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Celtic Kingdoms of the British Isles

Celts of Britain


Dunbar / Din Baer (Anglo-Saxons)

This town in East Lothian is located forty-five kilometres (twenty-eight miles) to the east of Edinburgh. It was at the centre of a short-lived Northumbrian sub-kingdom that encompassed some of the territories of the former Lothian kingdom, and was formed at some point after the reign of Oswiu. The location had been a fort that had been occupied since at least the first century BC, and seemingly remained so throughout subsequent centuries. Archaeology has shown that a large, sunken-floored building existed in this period, surrounded by two concentric post trenches - defensive timber walls.

In Votadini Brythonic, the name Dunbar translates roughly as the 'fort on the height'. The modern Castle Park in Dunbar preserves the footprint of the earlier Iron Age promontory fort that would have been used at this time. The name may have entered Scots Gaelic as 'Dun Baer', or Dunbar could have been the English adaptation of that name. It is more likely, however, that the original name was Brythonic in origin, in the form of 'din bar', and the other two languages adopted and adapted that version.

The creation of Dunbar as a regional capital was probably part of the Northumbrian effort to conquer and colonise southern Pictland, much of which they held for thirty years from about 655. This was the date at which, having defeated Penda of Mercia and Aethelhere of the East Engle, and having conquered Mercia, Oswiu was acknowledged as Bretwalda. He was able to forge a single kingdom of the Angles north of the Humber, known, as with many Anglo-Saxon kingdoms, by its geographical location - Northumbria.

The attempt to conquer the Picts eventually came to nothing, probably weakened by the deaths of its successive rulers at the hands of the Picts themselves. However, Guotodin independence seems largely to have been restored in the region around Edinburgh, although very little is known of it. It probably had to carry out a balancing act of pleasing the Picts on one hand and the Northumbrians on the other, and would have been in danger of being caught in the crossfire whenever those two went to war. In time Northumbrian dominance was reasserted in Edinburgh, ending any possible thoughts of a restored Guotodin kingdom.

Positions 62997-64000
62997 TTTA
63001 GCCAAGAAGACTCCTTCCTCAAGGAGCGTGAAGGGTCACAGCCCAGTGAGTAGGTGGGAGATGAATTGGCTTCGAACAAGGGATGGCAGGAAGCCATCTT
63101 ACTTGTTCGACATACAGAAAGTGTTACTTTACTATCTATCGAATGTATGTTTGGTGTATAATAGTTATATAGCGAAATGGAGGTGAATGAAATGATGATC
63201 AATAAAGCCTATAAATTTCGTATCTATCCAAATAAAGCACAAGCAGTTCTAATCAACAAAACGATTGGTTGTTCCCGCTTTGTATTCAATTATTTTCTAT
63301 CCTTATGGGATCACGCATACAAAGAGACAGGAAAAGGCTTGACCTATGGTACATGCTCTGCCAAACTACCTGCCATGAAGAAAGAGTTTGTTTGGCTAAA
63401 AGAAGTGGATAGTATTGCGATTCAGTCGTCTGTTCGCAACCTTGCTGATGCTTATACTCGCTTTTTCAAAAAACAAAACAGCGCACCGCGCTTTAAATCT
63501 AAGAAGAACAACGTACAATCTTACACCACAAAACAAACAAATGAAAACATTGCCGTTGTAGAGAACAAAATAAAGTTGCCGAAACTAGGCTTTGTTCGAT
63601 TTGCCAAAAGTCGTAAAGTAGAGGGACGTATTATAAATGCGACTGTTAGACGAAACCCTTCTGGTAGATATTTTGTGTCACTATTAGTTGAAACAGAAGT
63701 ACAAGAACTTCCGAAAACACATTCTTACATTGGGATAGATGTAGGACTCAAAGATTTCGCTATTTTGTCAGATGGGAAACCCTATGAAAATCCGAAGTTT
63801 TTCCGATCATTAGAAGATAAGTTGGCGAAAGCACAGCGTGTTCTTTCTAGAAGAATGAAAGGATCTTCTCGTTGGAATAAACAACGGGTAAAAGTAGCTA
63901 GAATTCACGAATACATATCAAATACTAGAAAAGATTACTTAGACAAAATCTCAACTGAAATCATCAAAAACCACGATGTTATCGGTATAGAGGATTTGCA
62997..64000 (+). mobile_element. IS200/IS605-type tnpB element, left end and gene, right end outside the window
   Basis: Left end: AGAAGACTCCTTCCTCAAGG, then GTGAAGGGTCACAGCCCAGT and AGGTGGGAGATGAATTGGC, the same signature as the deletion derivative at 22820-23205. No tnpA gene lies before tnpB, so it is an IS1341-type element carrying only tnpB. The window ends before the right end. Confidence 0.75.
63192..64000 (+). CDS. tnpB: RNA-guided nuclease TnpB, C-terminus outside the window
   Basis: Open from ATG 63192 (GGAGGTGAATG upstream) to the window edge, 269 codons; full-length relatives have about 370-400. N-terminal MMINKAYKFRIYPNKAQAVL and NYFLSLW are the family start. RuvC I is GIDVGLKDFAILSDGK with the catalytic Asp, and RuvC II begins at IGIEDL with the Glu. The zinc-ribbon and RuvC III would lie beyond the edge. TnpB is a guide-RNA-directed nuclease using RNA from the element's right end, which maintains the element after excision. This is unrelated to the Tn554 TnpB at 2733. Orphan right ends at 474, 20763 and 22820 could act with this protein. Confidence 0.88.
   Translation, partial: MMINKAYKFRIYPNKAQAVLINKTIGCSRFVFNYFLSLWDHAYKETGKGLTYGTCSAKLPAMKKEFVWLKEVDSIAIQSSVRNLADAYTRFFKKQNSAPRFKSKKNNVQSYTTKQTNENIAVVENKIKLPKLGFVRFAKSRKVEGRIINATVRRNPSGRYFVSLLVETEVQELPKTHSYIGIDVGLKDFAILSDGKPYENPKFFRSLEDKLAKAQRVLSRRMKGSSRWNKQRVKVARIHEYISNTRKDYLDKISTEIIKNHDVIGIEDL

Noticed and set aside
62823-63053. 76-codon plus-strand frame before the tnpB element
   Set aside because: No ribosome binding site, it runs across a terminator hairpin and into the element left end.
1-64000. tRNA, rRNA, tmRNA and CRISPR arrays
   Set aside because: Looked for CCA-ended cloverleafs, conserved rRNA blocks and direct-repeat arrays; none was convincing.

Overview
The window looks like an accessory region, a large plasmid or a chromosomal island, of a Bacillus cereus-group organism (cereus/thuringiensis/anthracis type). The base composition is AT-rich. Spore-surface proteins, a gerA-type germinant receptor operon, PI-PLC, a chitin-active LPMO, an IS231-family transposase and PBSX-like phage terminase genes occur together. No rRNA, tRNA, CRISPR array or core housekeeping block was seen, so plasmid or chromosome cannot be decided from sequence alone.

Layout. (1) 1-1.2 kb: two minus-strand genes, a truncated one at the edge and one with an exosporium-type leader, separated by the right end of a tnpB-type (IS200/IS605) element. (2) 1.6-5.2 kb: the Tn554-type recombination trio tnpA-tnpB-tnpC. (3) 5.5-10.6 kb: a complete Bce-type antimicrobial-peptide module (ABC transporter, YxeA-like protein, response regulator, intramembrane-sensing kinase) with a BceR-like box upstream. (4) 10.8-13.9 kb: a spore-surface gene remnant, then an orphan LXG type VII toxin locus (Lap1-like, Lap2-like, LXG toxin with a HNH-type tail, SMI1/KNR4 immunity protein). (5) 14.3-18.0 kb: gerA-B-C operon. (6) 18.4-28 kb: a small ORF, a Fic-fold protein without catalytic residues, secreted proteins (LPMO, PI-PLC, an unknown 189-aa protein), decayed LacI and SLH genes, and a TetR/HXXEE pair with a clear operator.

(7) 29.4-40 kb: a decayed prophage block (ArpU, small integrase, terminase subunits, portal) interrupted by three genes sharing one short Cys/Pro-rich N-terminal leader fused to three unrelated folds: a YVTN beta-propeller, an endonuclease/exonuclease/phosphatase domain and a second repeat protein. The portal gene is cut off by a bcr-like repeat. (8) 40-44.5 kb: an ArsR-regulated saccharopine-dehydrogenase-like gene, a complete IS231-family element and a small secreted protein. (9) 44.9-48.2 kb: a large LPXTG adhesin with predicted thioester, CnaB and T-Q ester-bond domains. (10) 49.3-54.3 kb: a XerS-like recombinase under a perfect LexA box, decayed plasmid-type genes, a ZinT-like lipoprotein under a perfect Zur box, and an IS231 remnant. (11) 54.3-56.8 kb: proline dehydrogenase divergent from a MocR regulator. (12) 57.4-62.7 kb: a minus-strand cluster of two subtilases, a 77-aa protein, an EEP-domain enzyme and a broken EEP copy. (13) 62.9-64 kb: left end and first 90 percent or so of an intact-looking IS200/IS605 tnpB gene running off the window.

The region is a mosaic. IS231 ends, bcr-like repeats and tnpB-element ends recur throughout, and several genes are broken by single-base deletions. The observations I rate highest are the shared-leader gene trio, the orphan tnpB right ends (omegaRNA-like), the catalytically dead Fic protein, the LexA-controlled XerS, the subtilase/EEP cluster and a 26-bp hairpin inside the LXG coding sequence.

(Information by Peter Kessler, with additional information from A History of the English Church and People, The Venerable Bede (Leo Sherley-Price translation - revised by R E Latham), from The History of the Celtic Place-Names of Scotland, W J Watson, and from External Link: Historic Environment Scotland.)

671 - 685


Sub-king. Killed at Nechtansmere by Brude of Pictland?


Drust (or Drest) of North Pictland tries to expel the Northumbrian invaders from his land, but is defeated by Ecgfrith and removed from the throne. Whether these invaders have enjoyed supremacy over the kingdom or not is unclear, although the accession in 653 of Talorcan son of Eanfrith would suggest this. The Northumbrians are also dominant in the Lothian region, and a sub-king has already been appointed to Dunbar, possibly a relative of the king. He rules the Picts in Ecgfrith's name.

Tantallon Castle
Tantallon Castle pictured here is a medieval construction that was erected by the powerful earls of Angus, not too far north-westwards along the coastline from Dunbar itself, but the view certainly gives a good impression of what Lothian's coast was (and still is) like